Projections show Iowa City school district's growth accelerating

New projection for 2022-2023 school year already 5 percent higher than last spring

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The Iowa City Community School District is growing so fast even its enrollment projections cannot keep up.

In a report released Wednesday, consultant DeJONG-RICHTER calculates the district will have 16,133 kindergarten through 12th grade students in the 2022-23 school year.

Just last spring, the Ohio-based educational planning firm put the number for that year at 15,372 students.  The new projection is 5 percent higher.

The enrollment projections, which are part of a broader report, come as the school board is debating a timeline for the implementation of a 10-year, $258 million facilities plan.

That work has been based on last spring’s enrollment projections. District administrators said Wednesday there is no need to update the facilities plan at this time.

“Eventually yes, but right now, no,” Superintendent Stephen Murley said.

He referred to a discussion among school board members at a meeting Tuesday in which they said the facilities plan is a road map for the next decade that will need to be revisited annually.

The board hopes to vote on the timeline for the plan on Dec. 10.

The new projections go out to the 2023-24 school year, predicting the district will have 16,418 students. That would be a 27 percent increase over this year’s enrollment of 12,894.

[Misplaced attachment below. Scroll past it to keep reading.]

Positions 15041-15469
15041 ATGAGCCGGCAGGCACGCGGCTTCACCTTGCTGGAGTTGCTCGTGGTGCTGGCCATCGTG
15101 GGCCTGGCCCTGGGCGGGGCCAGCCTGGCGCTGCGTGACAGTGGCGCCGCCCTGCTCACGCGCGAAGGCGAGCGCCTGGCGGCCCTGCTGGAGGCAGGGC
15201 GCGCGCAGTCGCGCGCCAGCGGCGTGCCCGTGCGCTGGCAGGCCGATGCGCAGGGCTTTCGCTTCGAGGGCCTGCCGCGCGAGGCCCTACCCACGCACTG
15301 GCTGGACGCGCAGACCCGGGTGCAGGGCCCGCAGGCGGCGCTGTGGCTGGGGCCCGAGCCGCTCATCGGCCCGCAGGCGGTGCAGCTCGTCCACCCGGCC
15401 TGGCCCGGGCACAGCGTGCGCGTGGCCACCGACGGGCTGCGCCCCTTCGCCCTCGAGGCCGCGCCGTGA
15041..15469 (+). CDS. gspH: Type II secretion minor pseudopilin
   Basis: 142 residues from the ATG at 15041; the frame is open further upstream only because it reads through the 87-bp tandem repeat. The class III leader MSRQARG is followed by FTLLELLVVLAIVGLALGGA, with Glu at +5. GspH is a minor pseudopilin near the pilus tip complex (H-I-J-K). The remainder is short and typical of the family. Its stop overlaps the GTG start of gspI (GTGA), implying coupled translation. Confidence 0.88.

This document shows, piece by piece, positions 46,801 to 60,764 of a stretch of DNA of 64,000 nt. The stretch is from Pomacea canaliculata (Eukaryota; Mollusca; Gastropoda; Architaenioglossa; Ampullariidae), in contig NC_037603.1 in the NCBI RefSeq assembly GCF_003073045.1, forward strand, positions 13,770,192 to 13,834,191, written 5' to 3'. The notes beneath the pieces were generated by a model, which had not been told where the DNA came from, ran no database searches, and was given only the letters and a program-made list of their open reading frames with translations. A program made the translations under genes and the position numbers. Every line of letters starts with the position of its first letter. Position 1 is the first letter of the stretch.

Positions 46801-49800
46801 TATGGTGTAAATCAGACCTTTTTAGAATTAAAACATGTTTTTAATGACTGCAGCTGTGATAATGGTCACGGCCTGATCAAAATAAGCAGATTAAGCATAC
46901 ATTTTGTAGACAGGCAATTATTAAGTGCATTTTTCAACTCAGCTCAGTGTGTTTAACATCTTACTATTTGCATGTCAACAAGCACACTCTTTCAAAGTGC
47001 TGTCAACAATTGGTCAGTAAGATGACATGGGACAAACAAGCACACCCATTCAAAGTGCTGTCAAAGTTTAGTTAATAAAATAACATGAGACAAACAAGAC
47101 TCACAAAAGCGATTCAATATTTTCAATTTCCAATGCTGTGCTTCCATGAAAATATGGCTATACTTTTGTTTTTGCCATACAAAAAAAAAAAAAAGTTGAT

The facilities plan calls for a new high school and three new elementary schools to be built, along with additions at many more buildings. Considering the new projections, the district would still have enough capacity in the high schools and would be slightly short at the junior high and elementary school levels, said David Dude, the district’s chief operating officer.

“I think that’s the emphasis that we’ve been talking with the board about, the need to update every year,” he said.

Projections are less accurate the further out they are, but recent history shows that the Iowa City school district’s actual enrollment typically outpaces expectations.

The enrollment report includes information on student demographics, a topic that has received a lot of attention since last December because of a diversity policy the school board adopted.

The policy requires the use of free or reduced-price lunch rates to try to achieve better socioeconomic balance across the district’s schools. Elementary schools can be no more than 15 percentage points above the districtwide average for K-6 students, the junior high schools must be within 15 percentage points of each other and there can be no more than a 10 percentage point difference between City High and West High.

The policy is to be fully implemented in grades K-8 in five years and in two years for the high schools.

If it were in effect now, six elementary schools, the high schools and North Central and South East junior high schools would be in violation.

School boundaries are going to need to be redrawn to come into compliance, including at the high schools within the next two years, Murley said.

The opening of new schools is expected to help with some of that, but two of the elementary schools and the new high school are not scheduled to open until 2019.

“That’s going to be a significant challenge for us,” Murley said.

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